The purpose of this article is to present some basic concepts of how to build situational and security awareness with employees to reduce the risk of security incidents and criminal activity. This will be done by illustrating a simple three-step process:
- Present a system of awareness levels which was developed to illustrate different levels at which people may be engaged in what is going on around them. Employees need to understand this system of awareness levels to develop a sense of self-awareness.
- Next, employees are trained to establish baselines in their environments
- Lastly, employees are trained to detect irregularities/anomalies in the environment and take “real time” action such as removing oneself from a situation or making a report about something suspicious.
In essence, coverage of the achievements above helps to bring to life the common phrase “See Something, Say Something”. “See Something, Say Something” is a catch phrase used by the US Department of Homeland Security since the 9-11 attacks. From the “See Something” perspective, employees must be taught, “What exactly am I looking for? How do I know if I’m paying attention to the right things?” “See Something, Say Something” was generally initiated to help identify terrorists in the preplanning stages of an attack, but when you break it down, it can effectively be applied to a variety of day-to-day situations to help reduce criminal attacks, workplace violence or active shooter events. Employees who can demonstrate situational awareness using the concepts above will also be more likely to:
- Avoid complacency.
- Observe with all senses.
- Be aware of unusual changes in surroundings.
- Notice unusual or suspicious behavior.
- Know whom to call if something is not right.
- Get assistance and not try to “handle it” themselves
- Prevent serious security incidents
Step One Teaching Self-Awareness:
What does “taking it to the next level” mean? Let us turn our attention to the concept of situational awareness and hear what some of the experts have to say. This military and policing concept can be applied in the private sector to your employees. For the average employee, there are a few key points to emphasize that will gain incremental improvements in security awareness while recognizing that people typically operate on five distinct levels of awareness. The late Jeff Cooper’s “Color Code” has been embraced and taught by competent instructors for many years. Some of you may be familiar with the concepts, but a review of these awareness levels is worthwhile in the context of situational awareness. Cooper broke down alertness levels into five degrees of preparation and awareness as depicted in the graphic below.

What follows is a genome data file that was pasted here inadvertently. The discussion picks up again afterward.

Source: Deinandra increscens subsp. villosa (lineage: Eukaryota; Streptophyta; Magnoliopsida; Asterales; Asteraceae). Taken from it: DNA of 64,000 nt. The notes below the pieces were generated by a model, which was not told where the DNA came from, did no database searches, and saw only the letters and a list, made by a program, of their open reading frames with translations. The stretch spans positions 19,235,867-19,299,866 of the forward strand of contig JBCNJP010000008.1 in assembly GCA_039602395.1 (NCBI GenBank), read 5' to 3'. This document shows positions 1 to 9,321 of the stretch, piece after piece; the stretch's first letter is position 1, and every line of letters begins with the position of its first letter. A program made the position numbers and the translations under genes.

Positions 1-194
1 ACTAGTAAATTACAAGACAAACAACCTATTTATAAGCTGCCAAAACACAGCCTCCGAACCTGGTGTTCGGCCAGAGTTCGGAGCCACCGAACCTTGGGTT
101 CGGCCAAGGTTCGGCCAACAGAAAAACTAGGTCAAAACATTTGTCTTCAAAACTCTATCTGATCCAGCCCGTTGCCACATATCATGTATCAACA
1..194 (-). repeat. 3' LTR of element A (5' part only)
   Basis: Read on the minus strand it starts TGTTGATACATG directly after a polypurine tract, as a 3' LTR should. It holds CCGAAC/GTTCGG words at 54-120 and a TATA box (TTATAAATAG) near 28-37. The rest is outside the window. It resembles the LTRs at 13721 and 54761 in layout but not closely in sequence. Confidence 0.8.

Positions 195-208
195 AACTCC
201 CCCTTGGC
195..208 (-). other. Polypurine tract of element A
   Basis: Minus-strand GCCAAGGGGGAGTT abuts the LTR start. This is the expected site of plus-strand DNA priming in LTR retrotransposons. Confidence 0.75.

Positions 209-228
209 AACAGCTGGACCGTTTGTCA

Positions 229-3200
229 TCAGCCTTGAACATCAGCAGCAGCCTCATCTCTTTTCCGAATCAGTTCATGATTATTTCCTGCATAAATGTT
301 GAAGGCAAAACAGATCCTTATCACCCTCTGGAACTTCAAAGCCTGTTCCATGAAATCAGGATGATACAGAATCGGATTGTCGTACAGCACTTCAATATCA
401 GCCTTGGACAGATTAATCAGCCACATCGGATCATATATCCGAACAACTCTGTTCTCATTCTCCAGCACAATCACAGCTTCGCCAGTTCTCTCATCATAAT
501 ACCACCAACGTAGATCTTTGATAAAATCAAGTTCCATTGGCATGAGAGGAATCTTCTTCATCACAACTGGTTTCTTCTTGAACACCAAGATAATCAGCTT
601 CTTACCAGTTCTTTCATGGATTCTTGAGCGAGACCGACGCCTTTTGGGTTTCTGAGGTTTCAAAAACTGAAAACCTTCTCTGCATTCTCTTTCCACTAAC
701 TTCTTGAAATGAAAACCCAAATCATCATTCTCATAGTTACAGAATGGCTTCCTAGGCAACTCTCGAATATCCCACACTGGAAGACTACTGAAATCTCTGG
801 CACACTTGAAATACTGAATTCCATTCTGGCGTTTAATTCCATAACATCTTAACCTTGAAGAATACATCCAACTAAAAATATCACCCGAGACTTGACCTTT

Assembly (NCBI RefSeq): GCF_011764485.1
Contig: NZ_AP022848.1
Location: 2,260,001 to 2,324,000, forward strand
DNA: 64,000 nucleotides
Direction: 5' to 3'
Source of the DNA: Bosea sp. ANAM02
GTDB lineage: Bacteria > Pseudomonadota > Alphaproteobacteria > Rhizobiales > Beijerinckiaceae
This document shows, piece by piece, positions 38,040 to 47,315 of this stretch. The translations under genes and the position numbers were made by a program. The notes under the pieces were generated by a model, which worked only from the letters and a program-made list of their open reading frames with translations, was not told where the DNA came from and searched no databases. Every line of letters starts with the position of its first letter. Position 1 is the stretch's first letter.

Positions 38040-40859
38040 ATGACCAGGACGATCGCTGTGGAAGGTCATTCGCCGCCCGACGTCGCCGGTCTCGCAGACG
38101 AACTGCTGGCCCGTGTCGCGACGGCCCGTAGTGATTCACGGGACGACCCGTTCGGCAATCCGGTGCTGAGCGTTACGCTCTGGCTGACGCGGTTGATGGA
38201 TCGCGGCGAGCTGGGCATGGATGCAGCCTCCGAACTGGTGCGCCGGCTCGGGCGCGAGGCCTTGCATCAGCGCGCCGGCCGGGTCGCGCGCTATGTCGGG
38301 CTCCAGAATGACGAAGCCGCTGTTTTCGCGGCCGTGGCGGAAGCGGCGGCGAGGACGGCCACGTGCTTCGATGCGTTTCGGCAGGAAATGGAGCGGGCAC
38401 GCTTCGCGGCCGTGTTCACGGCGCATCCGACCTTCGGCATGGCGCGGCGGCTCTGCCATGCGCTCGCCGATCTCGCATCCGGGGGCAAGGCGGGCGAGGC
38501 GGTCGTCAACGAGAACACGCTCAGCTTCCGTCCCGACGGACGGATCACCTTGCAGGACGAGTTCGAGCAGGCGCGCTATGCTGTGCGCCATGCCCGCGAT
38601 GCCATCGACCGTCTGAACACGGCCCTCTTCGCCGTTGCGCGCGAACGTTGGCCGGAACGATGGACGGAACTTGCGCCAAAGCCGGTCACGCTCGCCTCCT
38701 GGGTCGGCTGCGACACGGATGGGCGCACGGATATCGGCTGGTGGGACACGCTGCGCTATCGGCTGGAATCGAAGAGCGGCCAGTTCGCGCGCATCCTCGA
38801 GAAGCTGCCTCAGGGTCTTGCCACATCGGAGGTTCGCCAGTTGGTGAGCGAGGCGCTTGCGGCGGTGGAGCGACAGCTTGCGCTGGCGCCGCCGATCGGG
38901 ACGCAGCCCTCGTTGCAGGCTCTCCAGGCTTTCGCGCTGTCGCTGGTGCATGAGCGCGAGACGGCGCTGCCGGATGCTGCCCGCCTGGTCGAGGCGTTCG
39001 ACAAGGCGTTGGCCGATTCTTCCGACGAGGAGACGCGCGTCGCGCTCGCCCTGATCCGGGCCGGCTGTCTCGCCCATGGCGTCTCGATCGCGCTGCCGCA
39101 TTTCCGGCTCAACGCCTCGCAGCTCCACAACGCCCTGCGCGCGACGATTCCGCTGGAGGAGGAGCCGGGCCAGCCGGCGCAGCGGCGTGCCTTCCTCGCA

Unfortunately, far too many people operate in the white demnsion, “unprepared and unready to take action”. What are some of the common behaviors we exhibit that undermine our ability to observe what is happening around us?
- Smart phones. If we are completely preoccupied with what is happening on our phones, we are not paying attention to what is happening around us. This is far too common.
- Listening to music in headphones while walking in public places.
- Not following your gut instinct. So many people ignore the clues that are right in front of them, maybe because they want to believe in the greater good of mankind. Of course, just like there are weather conditions that predict a pending hurricane, there are often clues which tell you a violent incident is about to occur. This is also referred to as “Normalcy Bias,” which is the act of ignoring prospective threats because it seems unlikely that a dangerous situation might occur.
Therefore, the first objective in any security and situational awareness training program is to teach people the difference between white and yellow dimensions, then to encourage them to develop a sense of self-awareness to stay out of that dangerous “unprepared and unready to take action” mode.
To help employees develop basic alertness skills, they can be challenged to practice a few drills that are often referenced in the situational awareness discussion which include:
- Identify all the exits when you enter a space
- Count the number of people in a restaurant, subway or train car
- Look at the people around you and attempt to figure out their stories. Imagine what they do for a living, their mood, what they are focused on, what they are preparing to do based merely on observations.
- In a parking lot, look for and count the number of cars with people sitting in them either upon entering or exiting a destination.
Educating employees to actively engage their environment will train them to be aware of factors in their surroundings almost subconsciously when they learn to regularly operate in the “yellow” state of awareness.
Once that self-awareness is established and people are actively engaged with their surroundings, then you can focus on teaching more advanced situational awareness skills that can be applied to a variety of circumstances applicable in a wide array of work environments (e.g., healthcare, corporate, K-12, critical infrastructure).
Step Two Teaching Observation:
To borrow from another military training concept and apply it in civilian life, the OADA Loop is a learning system and decision-making process that was first presented with a slight variation by John Boyd, an Air Force fighter pilot and military strategist. The four steps of the OADA Loop are Observe/Observation, Analyze, Decide, Act. For this article, we are only going to focus on the first two steps in the process.
Observation, which requires conscious thought and practice, is a very deliberate action that employees need to be taught and reminded about. This secondary skill should convey the importance of developing mental “baselines” for people and environments. Having a baseline is an essential foundation to be able to detect anomalies which are important to trigger action or reporting of suspicious activity. The “environmental baseline” is what employees have experienced in similar environments and situations. They should be trained to determine what is considered normal sounds, behaviors and sights so they have a frame of reference to better identify unusual behavior or anomalies